You know how it’s time to get out of the water when your fingers turn into prunes? Well, I loved red wine vinegar so much as kid that the only sure way I knew to stop consuming it was when my lips would turn white. Back in the no-fat nineties I used to order oil and vinegar dressing, “hold the oil.” I just could not get enough of the stuff. 

By the way, If you are interested in learning about more fads from the 1990’s  click here. Be prepared that the information is from the perspective of people who were most likely not born until this century.

I still enjoy red wine vinegar as much as the next gal, and I am so thankful for the mainstream popularity of salt and vinegar potato chips (Clearly, I am not as opposed to fat as I was back in the day). However, through the years I have branched out with my dressing choices. 

Which brings me to this incredible lemon dressing. It is another winner from Didi Emmon’s Entertaining for  Veggie Planet. This dressing is great on a bowl of greens, or you can pretty much put it on top of anything, like tofu or chicken. You can make the whole batch and keep it in the fridge for a week. If you are serving it with greens, be sure to have a good loaf of bread ready…You’ll need something to sop up the extra  dressing that gets left in the bowl, and it is not polite to use your finger.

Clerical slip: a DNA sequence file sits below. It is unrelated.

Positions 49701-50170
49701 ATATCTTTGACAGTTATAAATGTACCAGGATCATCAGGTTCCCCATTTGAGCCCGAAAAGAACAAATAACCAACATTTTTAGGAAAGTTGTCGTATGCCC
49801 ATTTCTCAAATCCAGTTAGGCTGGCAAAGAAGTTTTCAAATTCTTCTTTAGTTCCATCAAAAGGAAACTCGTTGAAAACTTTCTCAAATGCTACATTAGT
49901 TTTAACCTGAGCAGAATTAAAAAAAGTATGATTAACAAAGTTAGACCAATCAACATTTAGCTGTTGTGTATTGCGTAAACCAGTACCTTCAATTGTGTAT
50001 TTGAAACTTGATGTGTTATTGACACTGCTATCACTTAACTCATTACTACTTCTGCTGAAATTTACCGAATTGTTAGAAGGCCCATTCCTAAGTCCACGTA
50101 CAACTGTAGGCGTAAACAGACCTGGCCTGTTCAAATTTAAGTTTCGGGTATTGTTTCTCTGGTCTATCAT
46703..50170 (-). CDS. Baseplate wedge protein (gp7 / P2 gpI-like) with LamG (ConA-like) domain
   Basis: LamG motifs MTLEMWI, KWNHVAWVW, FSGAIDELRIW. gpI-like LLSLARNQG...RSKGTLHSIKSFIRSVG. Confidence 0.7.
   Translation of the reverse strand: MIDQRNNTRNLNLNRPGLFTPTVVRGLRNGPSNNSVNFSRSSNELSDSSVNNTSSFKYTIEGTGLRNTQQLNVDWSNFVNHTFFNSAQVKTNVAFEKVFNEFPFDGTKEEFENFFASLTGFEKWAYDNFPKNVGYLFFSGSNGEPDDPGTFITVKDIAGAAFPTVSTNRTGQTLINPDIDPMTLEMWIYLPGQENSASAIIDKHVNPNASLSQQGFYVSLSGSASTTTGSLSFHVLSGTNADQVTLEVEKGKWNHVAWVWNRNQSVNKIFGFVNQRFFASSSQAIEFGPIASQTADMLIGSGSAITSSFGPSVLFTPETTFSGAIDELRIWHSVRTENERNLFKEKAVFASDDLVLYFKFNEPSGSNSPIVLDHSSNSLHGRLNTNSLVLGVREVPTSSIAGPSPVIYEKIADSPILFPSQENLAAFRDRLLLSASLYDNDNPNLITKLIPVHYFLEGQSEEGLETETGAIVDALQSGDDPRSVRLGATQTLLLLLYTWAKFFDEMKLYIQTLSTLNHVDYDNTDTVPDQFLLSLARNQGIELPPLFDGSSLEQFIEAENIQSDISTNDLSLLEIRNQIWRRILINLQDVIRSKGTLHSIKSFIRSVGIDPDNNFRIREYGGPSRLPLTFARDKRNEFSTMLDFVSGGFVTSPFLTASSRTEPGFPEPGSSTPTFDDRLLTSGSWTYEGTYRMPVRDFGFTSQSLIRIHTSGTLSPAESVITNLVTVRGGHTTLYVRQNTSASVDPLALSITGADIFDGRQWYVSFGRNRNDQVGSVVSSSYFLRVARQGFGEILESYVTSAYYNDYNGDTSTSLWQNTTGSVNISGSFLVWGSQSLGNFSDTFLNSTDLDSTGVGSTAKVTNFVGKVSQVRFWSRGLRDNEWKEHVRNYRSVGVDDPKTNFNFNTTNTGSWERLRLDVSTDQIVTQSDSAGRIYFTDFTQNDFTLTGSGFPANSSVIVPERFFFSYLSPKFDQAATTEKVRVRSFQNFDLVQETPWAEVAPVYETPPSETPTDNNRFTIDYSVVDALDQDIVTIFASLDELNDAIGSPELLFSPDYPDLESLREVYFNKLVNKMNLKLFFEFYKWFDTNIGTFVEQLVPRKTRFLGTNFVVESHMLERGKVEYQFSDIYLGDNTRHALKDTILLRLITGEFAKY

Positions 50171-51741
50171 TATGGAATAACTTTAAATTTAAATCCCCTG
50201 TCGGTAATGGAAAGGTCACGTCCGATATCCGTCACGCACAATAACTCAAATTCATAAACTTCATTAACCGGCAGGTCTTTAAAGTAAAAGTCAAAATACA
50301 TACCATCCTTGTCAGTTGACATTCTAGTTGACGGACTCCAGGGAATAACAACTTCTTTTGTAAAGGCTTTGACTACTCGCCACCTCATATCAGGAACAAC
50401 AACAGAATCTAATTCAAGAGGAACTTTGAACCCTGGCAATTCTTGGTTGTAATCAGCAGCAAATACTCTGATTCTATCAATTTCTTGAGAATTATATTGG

Finely grated rind and juice of one lemon

1 teaspoon dijon mustard

1 teaspoon honey (you can use sugar if you want)

1 garlic clove

1/2 cup canola oil or olive oil

salt and pepper to taste


In a food processor (if you have s mini one that would work), combine lemon rind and juice, mustard, honey and garlic and process until smooth. With the machine running, slowly add the oil through the feed tube. Season with salt and pepper.



These days I am making most of my salads from the vegetables that come from Sang Lee’s CSA. The salad pictured above is made with Red Boston Lettuce, cucumbers, and snap beans. CSA stands for Community Supported Agriculture. Members of a CSA pay in advance for all their produce for the season, and get weekly shipments of fresh food from a local farmer. Our CSA also has cheese and fruit shares; others have meat, eggs, flowers, and more. Its all about what the community wants. Last night was my volunteer shift for the season. There is not much better than spending a beautiful summer evening in a courtyard greeting your neighbors, and ogling fruits and vegetables. If you are interested in learning more about this particular CSA, click here. If you are interested in learning more about CSAs in general, check out Just Food’s site.